(ii) The Respondent has no rights or legitimate interests in respect of the Domain Name; and
(iii) The Domain Name has been registered and is being used in bad faith.
B. Identical or Confusingly Similar
The Domain Name comprises the Complainant’s LEGO trade mark, the geographical indicator “uk” and the generic “.com” domain suffix. For the purposes of assessing identity and confusing similarity under this head of the Policy, it is now well-established that the domain suffix may be ignored.
The “uk” geographical indicator detracts in no way from the distinctiveness of the Complainant’s trade mark. The Panel finds that the Domain Name is confusingly similar to a trade mark in which the Complainant has rights.
C. Rights or Legitimate Interests
The Complainant contends that the Respondent registered the Domain Name with the Complainant’s registered trade mark in mind, but without having sought the permission of the Complainant to do so and with the intention of deriving a commercial gain from its use.
The nature of the Respondent’s website is such that the Complainant’s allegations in this regard cannot seriously be countered. The website, comprising the Respondent’s text and illustrations and the Google Ads advertising links, all of which are devoted to the Complainant’s products, make this abundantly clear.
While the Respondent denies any bad faith intent, he does not seek to deny that his intention all along has been to make a living from the Domain Name and the others in his portfolio.
Can this use be said to be a bona fide use of the Domain Name within the meaning of paragraph 4(c)(i) of the Policy? The Panel does not believe so. It is not as if the Respondent is actually trading in the Complainant’s goods. Moreover, he is deriving income via the Google Ads as a result of visitors being attracted to his site by way of the Domain Name. The text in his website makes it clear that he regards “Lego UK” as being a reference to the United Kingdom (“UK”) arm of the Complainant. He must therefore appreciate that a significant proportion of visitors to his site will visit the site erroneously believing it to be a site of “Lego UK”, the name which, on his site, he uses as the name of the Complainant’s UK arm. By his use of the Complainant’s name and trade mark in the Domain Name he is effectively deceiving Internet users. This is not a bona fide use of the Domain Name.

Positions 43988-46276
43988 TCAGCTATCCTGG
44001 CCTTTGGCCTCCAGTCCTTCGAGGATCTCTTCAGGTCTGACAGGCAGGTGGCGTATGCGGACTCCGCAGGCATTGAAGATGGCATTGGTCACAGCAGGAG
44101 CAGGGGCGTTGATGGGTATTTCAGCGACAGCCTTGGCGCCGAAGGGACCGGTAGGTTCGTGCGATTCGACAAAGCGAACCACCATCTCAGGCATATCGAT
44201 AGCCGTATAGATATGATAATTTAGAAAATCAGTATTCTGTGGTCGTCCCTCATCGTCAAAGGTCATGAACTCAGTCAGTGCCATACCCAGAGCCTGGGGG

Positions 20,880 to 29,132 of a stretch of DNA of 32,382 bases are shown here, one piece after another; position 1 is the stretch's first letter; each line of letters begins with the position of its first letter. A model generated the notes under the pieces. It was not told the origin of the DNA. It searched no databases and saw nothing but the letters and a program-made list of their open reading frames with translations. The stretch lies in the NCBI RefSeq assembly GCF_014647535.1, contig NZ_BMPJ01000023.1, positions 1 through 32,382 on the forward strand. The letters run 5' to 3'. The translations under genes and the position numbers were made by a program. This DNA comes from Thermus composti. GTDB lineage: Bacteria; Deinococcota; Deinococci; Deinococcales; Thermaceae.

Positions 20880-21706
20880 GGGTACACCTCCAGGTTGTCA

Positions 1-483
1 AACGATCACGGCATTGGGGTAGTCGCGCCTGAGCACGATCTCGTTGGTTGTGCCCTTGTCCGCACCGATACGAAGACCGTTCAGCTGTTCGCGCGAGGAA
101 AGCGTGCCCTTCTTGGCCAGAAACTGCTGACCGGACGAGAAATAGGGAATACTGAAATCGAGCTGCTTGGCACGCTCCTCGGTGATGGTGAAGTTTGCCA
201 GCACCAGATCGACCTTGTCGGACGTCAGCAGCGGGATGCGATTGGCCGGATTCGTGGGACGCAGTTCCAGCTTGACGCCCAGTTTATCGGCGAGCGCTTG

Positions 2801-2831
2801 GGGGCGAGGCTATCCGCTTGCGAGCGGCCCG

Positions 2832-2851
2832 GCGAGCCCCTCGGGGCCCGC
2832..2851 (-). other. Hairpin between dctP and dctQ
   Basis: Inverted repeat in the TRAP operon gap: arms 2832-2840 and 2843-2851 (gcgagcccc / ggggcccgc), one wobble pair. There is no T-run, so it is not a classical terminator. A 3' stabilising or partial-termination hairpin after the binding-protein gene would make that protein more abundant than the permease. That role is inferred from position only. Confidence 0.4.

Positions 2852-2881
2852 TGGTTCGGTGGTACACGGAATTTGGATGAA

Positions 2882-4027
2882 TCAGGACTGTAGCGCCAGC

The Panel finds that the Respondent has no rights or legitimate interests in respect of the Domain Name.
D. Registered and Used in Bad Faith
The Respondent contends that he did not register the Domain Name in bad faith, yet, from the use he has made of it, it is apparent that he saw a commercial value in setting up a site devoted to the Complainant’s products connected to a Domain Name, the primary element of which is the Complainant’s trade mark. He must surely have realized that by his choice of domain name a significant number of visitors to his site would be visiting the site recognizing the Domain Name as the UK arm of the Complainant or as he puts it in his text at the website “Lego UK is an off-shoot of the original company called Lego …”.
By his registration and use of the Domain Name the Respondent has effectively impersonated the Complainant. The fact that some visitors on reaching the site may immediately appreciate that they are not at a site of the Complainant is no answer. At that stage the Respondent will have achieved for himself a commercial opportunity that he would not have achieved had he not made unauthorized use of the Complainant’s trade mark.
Even if the Panel were to assume that the Respondent has acted throughout in the genuine belief that he is entitled to do what he has been doing, that would still not be an answer to the Complainant’s bad faith allegations. There has to be an objective element to the test. However well-intentioned the Respondent may have been, at the very least he must be taken to have appreciated the natural and probable consequences of his actions.
The Panel finds that the Domain Name was registered and is being used in bad faith within the meaning of paragraph 4(b)(iv) of the Policy.
For all the foregoing reasons, in accordance with paragraphs 4(i) of the Policy and 15 of the Rules, the Panel orders that the Domain Name, <legouk.com>, be transferred to the Complainant.
Dated: April 29, 2011